These beliefs lead to two basic problem solving mindsets: The fixed mindset sees problems as opportunities to showcase one's abilities, whilst the growth mindset regards problems as opportunities to learn and grow. Needless to say people and organisations with the growth mindset consistently out-perform those with the fixed one. Luckily for us we can change our (and others) mindsets moving us (or our organisation) from a fixed to a growth mindset.

Apparently, generic praise leads to a fixed mindset, which is demotivating in the long term. According to her research, people with a fixed mindset consistently avoid more difficult tasks (when given the choice) and were even prone to lie about their performance. Non-generic praise leads instead to a growth mindset and increased performance. Unfortunately, the differences in generic and non-generic praise are subtle and mistakes are easy. In the case of children Carol gives the examples; "you are a really good painter" (an example of generic praise which will lead to a fixed mindset) and "that painting is really good" (an example of non-generic or specific praise which will lead to a growth mindset). An example for those of us in development organisations might be: instead of; "Thanks Eric, you are a great developer", we should be using; "Thanks Eric, you did a great job on that task/task x".

You can find out more about the book or buy it at mindsetonline.com and learn about her other project at brainology.us

So, where does this talk of mindsets take us? If we cultivate a culture of learning and creativity, if managers invest in their developers instead of trying to rate them and control them then we can give the vast majority of developers the drive and the enthusiasm to become talented developers. But we have to motivate them, we have to give them leadership. Unfortunately, in business school they still often teach a 19th or perhaps 20th century approach to management and leadership that simply doesn't work for knowledge workers. There seem to me to be two main cultures of management alive in companies today:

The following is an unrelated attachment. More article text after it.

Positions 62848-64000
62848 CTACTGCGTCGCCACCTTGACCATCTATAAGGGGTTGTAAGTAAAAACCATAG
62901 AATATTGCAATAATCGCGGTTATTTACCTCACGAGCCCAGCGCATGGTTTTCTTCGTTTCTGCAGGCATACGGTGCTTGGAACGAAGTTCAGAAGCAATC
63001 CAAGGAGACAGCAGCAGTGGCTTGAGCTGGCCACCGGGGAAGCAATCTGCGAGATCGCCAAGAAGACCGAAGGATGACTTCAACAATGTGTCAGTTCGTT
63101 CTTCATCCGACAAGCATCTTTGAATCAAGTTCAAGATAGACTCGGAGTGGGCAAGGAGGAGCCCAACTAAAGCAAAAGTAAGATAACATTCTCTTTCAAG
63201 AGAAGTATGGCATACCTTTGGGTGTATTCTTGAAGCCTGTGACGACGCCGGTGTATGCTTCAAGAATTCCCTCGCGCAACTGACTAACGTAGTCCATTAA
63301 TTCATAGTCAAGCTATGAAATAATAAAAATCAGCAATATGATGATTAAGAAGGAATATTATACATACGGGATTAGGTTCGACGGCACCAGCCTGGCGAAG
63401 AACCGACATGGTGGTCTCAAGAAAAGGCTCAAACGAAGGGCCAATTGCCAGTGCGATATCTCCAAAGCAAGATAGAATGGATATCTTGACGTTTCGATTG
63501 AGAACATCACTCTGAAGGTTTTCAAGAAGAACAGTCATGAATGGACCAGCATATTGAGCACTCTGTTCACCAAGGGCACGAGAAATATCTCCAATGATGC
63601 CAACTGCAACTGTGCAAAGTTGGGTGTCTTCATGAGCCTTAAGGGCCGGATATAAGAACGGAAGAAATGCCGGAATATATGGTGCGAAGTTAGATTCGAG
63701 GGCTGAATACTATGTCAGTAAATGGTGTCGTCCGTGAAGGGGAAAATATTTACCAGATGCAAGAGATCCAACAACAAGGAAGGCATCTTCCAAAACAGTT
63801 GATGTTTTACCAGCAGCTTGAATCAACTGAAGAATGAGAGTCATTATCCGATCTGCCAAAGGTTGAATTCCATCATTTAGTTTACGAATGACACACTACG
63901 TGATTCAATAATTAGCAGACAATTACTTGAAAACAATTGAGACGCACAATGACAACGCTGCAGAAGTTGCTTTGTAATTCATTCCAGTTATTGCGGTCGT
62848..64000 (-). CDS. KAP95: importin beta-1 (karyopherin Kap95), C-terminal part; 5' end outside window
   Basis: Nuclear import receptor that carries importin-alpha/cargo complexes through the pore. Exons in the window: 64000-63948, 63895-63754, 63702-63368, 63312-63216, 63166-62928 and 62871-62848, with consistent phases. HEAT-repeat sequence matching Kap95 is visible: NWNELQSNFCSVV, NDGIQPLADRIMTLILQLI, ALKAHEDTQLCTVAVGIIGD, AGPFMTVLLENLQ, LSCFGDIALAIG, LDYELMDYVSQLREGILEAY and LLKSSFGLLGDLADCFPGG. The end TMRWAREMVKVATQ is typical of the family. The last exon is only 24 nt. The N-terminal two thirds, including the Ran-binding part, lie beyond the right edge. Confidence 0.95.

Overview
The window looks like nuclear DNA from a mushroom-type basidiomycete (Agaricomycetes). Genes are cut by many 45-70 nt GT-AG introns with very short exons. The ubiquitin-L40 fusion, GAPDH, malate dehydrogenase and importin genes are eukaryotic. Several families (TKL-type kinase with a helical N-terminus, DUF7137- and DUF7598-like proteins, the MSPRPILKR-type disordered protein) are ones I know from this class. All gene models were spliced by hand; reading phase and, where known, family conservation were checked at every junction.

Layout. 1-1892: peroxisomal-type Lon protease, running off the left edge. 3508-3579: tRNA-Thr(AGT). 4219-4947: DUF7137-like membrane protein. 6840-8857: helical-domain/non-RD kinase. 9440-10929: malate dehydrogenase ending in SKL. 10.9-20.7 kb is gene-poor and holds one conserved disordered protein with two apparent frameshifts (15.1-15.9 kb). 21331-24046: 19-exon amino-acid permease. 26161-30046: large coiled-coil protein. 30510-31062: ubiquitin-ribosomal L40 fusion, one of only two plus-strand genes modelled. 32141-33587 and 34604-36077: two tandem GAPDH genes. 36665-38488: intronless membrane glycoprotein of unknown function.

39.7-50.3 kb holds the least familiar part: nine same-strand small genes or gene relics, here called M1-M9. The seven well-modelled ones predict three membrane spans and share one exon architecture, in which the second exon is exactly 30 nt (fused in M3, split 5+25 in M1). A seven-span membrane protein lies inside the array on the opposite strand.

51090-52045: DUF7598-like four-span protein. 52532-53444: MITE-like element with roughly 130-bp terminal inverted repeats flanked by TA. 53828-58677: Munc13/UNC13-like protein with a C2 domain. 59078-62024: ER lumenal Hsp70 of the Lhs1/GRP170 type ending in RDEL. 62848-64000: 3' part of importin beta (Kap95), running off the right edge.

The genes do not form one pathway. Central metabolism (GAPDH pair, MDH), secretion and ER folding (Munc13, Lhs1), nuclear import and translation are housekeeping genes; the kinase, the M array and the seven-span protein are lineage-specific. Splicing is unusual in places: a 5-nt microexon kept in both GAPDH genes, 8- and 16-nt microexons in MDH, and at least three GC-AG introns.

There are those that focus on extrinsic rewards - Salary/rewards are directly coupled to performance. Motivation becomes an issue as research has shown that something people get paid for is not as motivating as something people do for the love of it, regardless of how motivating it was to begin with. The extrinsic rewards undermine peoples intrinsic motivation. The managers job is now to try to raise performance, weed out the lazy and reward the hardworking. They have little time to think about improvements to the system. A culture of apathy and resignation emerges amongst the employees as no-one wants to take risks and makes mistakes when it affects their rewards/salary. As a reaction to this a culture of control emerges in management as they focus on trying to counteract the apathy spreading through the employees and focus on maximizing employee performance. The management view of employees becomes one of distrust; people do not work hard unless monitored and controlled. Unfortunately, within this pairing of company cultures this becomes a self-fulfilling prophecy; the employees merely comply with the increasingly bureaucratic guidelines and goals. People learn to game the system to do as little as possible whilst maximizing their rewards. Talented individuals, being denied freedom and responsibility and being hampered by controlling bureaucracy leave, and employee turnover rises. These companies are too focused on delivering upon given promises, their developers too focused on avoiding blame or following a plan to think creatively. Depending upon the business model, competition, etc. the company may or may not be profitable. But it will not have a high performing, committed, workforce and will be vulnerable to outside competition.

The second group focus instead on intrinsic rewards - Here, there is no direct connection between performance and salary. Everyone is paid very well for their knowledge and experience and so they do not need to think about how to get a higher salary or better rewards. People work as hard as they can and do their best without supervision, based upon their own intrinsic motivation. The manager's job is to create a healthy and motivating environment by setting clear goals and eliminating obstacles for their teams. Well-publicized and transparent career ladders allow for salary progression as one gains experience/competence. The employees attach and own the overall goals of the company and use these as guidance in all situations. Everyone is committed and employee involvement leads to high productivity and low employee turnover. The success of the company is still dependent upon the overall business model but if there is any way to make this succeed the workforce will find it. Obviously I, and many others, support the second strategy above. I believe that this is the beginning of a new 21st century view of management and motivation.